Jane Fonda, David Suzuki, take part in Toronto climate rally
Actress and activist Jane Fonda, centre, joins a climate rally in front of Queen's Park before the Pan American Climate and Economic Summit in Toronto on Sunday, July 5, 2015. (Darren Calabrese /The Canadian Press)
Adam Miller, The Canadian Press
Published Sunday, July 5, 2015 5:09PM EDT
Last Updated Sunday, July 5, 2015 6:13PM EDT
TORONTO -- Jane Fonda joined hundreds gathered outside Ontario's legislative buildings on Sunday to rally and march for action on climate change and a greener economy ahead of two international summits this week.
Labour groups, First Nations leaders, students and environmentalists led the rally calling on the federal government to do more to combat climate change and to focus on creating more jobs in the renewable energy sector to shift Canada away from an oil-based economy.
The rally came on the eve of both the Climate Summit of the Americas and the Pan American Economic Summit, which the provincial environment ministry said in a release demonstrates "the important link between climate action and a strong, prosperous low-carbon economy."
The crowd grew into the thousands during the march.
David Suzuki, a prominent environmental activist, says he was excited by the fact that such a wide range of groups were involved in the demonstration, not just environmentalists. He added the economic impact of climate change is going to be "incredible" and "catastrophic" unless more is done by the federal government.
Canadian author and activist Naomi Klein said elected officials need to treat climate change as an "emergency" by reducing carbon emissions and investing in greener jobs. She said a "broader agenda" is emerging against climate change that involves more than just traditional environmentalists because the economic model tied to fossil fuels is failing Canadians on many different fronts.
Fonda, 77, called the rally "historic" and "very important" due to the coalition of different social and union groups that were in attendance. The actor and activist added that ending the use of fossil fuels in Canada is not mutually exclusive from a prosperous economy and that more jobs can be created in the renewable energy sector.
"I'm here because I think that the coalition that is represented in today's march and rally, and not just today but ongoing in Canada -- First Nations, labour unions, working people, students -- this is the kind of coalition that will make the difference," Fonda said.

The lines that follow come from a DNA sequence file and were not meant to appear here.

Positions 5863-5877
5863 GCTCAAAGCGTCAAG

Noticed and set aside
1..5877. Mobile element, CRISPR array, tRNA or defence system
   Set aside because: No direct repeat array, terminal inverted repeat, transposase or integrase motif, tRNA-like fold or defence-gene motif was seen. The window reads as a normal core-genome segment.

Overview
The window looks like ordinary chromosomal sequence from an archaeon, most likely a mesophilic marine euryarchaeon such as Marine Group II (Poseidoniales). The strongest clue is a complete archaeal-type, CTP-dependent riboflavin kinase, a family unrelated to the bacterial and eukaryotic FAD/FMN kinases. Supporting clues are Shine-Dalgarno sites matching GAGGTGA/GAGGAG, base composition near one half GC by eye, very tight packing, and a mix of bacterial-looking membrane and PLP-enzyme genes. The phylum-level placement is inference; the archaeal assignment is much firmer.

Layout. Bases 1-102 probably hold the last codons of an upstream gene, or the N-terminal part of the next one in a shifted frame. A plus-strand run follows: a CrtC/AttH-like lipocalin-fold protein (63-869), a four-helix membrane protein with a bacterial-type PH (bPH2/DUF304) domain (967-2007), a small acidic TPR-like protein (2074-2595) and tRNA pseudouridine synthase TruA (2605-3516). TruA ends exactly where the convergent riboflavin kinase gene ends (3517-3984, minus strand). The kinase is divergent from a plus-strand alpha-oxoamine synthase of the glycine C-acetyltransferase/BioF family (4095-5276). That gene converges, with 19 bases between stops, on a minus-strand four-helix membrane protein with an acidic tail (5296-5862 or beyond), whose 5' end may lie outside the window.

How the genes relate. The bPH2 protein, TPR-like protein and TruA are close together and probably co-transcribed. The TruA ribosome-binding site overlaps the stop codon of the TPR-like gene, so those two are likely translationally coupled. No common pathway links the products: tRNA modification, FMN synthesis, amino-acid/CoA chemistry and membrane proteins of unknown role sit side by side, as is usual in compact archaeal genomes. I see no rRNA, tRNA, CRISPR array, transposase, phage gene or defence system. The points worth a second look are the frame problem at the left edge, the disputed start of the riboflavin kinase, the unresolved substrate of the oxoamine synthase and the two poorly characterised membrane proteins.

"The best people to get it out are the people living on the front lines, the workers, who work in places like the tarsands and the fracking industry ... The labour unions that represent oil and gas workers, they are here, I mean that's amazing that's historic, this is what we need to win.
"More and more we're going to see this kind of coalition."
Suzuki said that Canada is probably more vulnerable to the impacts of climate change than any other developed nation, and said that the federal government is sacrificing the environment in the name of profit.
"What government that says the economy is its highest priority can continue for over 10 years to ignore climate? If they really care about the economy then they've got to focus on that because the economic implications of climate change are catastrophic," he said.
"The problem we face in North America is that our agenda is being driven by corporate interests. Our governments, in Canada and the United States, act as if what's good for corporations is good for Canada -- the corporations have a very different agenda."
Klein said that if there was more of a focus in Canada on an economy tied to environmental protection and renewable energy, the country would be able to create many times more jobs than we have currently in the fossil fuel sector.
"Our governments are nowhere near where they need to be. Their pledges, their emission reduction pledges, are not in line with what scientists are telling us," she said.
"If we take the science seriously we need to be cutting our emissions by about eight per cent a year, that's not going to happen out of what we're hearing at those official summits," she added.
"So what's happening in the streets is we're pushing but we're also leading, we're leading with our solutions."